The new children's book proving that science is for everyone

Shelli R Johannes and Kimberly Derting tell us why they wrote a book to make girls fall in love with science

A few years ago, Shelli R Johannes’s young daughter announced that she no longer wanted to attend a science summer camp. She had been the only girl there the previous year and had concluded that science must just be for boys. “It was so sad because she was a very science-minded girl,” says Johannes. “She wanted to be a vet, so it was surprising.”

Johannes realised that her daughter’s experience must be one shared by thousands of other girls. She confided in her friend and fellow Young Adult author, Kimberly Derting, and the pair decided to write a children’s book, at the heart of which would be a girl who loves science.

“We don’t tend to write picture books, but we felt it was very important to send out the message that girls need to be studying science,” says Johannes. “And that science is fun, not just a subject at school […] There are so many things you can grow. Or you can cook and that’s chemistry. Science is all around you.” 

Inside the book

The result of this collaboration is Cece Loves Science, a delightful picture book with illustrations by Vashti Harrison, in which an inquisitive young girl called Cece seeks out answers to the many questions she has buzzing about in her head: "Do fish get thirsty?" "Is a bear ticklish?" and, the key conundrum around which the book's plot orbits, "Do dogs eat vegetables?"

With her best friend Isaac, Cece carries out a series of experiments – "What if we just mix up vegetables with his kibble?" – to find out whether or not her dog, Einstein, will ever polish off his greens. I'd hate to spoil the ending, but suffice it to say that science emerges as the star of the show. "Science isn't just about asking questions," Derting and Johannes write on the final page of Cece Loves Science. "Real scientists have fun ­finding answers, too."

For all the jolliness, though, Cece Loves Science champions real scientific rigour. Cece and Isaac use variables in their experiments and produce worksheets on which they interpret data. There is also a glossary and a list of facts at the end of the book with information about famous scientists. "We needed a science experiment that wasn't just from a text book, but which met the education standards," says Johannes.

Why girls turn away from science

Cece Loves Science could not have arrived at a more critical moment. The overwhelming majority of jobs in science, technology, engineering and mathematics, known as Stem subjects, are still taken by men. In 2014, for example, women earned fewer than 20 per cent of doctorates in engineering from US universities, while a recent Unesco report found that, globally, just 28.8 per cent of researchers are women.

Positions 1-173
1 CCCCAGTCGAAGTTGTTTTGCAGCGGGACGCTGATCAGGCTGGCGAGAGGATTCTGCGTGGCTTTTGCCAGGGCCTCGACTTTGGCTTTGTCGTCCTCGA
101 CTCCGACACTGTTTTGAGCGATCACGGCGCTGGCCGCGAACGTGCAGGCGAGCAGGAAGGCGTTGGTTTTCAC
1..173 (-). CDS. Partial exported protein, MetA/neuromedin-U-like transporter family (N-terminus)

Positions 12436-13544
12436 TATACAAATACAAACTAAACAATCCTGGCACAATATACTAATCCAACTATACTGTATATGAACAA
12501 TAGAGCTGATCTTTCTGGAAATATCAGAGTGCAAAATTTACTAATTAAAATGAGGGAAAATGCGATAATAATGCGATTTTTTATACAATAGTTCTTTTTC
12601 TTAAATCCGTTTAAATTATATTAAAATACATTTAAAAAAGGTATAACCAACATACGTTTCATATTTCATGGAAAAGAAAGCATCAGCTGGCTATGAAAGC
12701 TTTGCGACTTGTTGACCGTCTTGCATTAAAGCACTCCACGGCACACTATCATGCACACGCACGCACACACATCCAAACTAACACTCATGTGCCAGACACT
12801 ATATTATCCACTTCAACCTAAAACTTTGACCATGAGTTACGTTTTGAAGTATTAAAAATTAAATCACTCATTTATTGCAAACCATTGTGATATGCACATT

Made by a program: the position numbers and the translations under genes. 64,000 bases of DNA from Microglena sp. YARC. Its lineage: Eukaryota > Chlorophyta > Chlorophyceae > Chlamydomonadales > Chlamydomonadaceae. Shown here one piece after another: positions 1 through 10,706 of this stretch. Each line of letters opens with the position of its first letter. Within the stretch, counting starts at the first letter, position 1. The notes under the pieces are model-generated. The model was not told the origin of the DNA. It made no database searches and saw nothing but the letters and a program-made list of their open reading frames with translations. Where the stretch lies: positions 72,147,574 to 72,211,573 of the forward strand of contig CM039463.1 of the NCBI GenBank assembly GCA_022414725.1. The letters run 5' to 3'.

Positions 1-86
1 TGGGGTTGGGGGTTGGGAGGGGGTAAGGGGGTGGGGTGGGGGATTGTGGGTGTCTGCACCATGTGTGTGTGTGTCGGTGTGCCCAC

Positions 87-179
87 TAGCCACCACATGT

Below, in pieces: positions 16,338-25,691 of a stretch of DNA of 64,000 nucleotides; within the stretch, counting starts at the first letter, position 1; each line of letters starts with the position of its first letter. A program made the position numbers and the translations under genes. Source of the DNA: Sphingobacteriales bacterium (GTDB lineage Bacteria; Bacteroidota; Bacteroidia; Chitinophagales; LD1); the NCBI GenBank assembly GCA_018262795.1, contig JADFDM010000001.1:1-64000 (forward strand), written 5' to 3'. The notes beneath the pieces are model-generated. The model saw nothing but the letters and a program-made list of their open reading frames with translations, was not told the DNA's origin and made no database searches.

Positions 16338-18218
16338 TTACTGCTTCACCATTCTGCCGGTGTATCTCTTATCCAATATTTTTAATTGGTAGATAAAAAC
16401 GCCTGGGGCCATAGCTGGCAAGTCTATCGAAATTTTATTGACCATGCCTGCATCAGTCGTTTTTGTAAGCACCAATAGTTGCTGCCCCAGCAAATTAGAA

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<span>My youngest daughter would say: 'I'm no good at science or mathematics,' and I would say, 'I don't think that's true, I think you're telling yourself that's true. There are girls who sabotage themselves.</span>

These statistics appear to confirm what Derting and Johannes suspected: girls are being turned away from science, often at a young age. The reasons for this are complex, but the ways in which society defines the things girls should be interested in is undoubtedly a major factor. "In the US, girls are given books like Fancy Nancy and Pinkalicious," says Johannes, "while boys are getting pushed dinosaurs and trucks and ­encouraged to be astronauts. It's about saying that you can be fancy, pink and smart."

There is a problem with confidence in young girls, too. “My youngest daughter would say: ‘I’m no good at science or mathematics,’ and I would say, ‘I don’t think that’s true, I think you’re telling yourself that’s true,’” says Derting. “There are girls who sabotage themselves.”     

What's next for the duo

Derting and Johannes, who are in the UAE at the invitation of the US embassy for the Abu Dhabi International Book Fair, have been rewarded for their part in the fight back with a six-book deal from HarperCollins. "Our editor had a similar experience with her daughter who loved science and then went through a period of thinking it wasn't for her," says Johannes. "That's why this book resonated with her." The next instalment of the series, Cece Loves Science and Adventure, is due out in June.

Both Derting and Johannes are successful authors in their own right. Has it been problematic writing as a team? “It’s like a marriage,” says Johannes. “There are moments when you click and moments when you disagree and have to compromise.” Derting mimes hanging up the phone and the pair both start laughing. “But no, we love it,” continues Johannes. “We have so much fun together.”

And what about Johannes's daughter – has she rediscovered her love for science? "She joined a veterinary programme for teenagers this summer," Johannes tells me. "They only chose 50 students and she got in." Proof, then, that young minds can be changed and changed again – although Cece Loves Science should help to ensure children no longer need much persuading to ask, "How?", "Why?", "When?" and "What if?".  

Cece Loves Science is out now, published by HarperCollins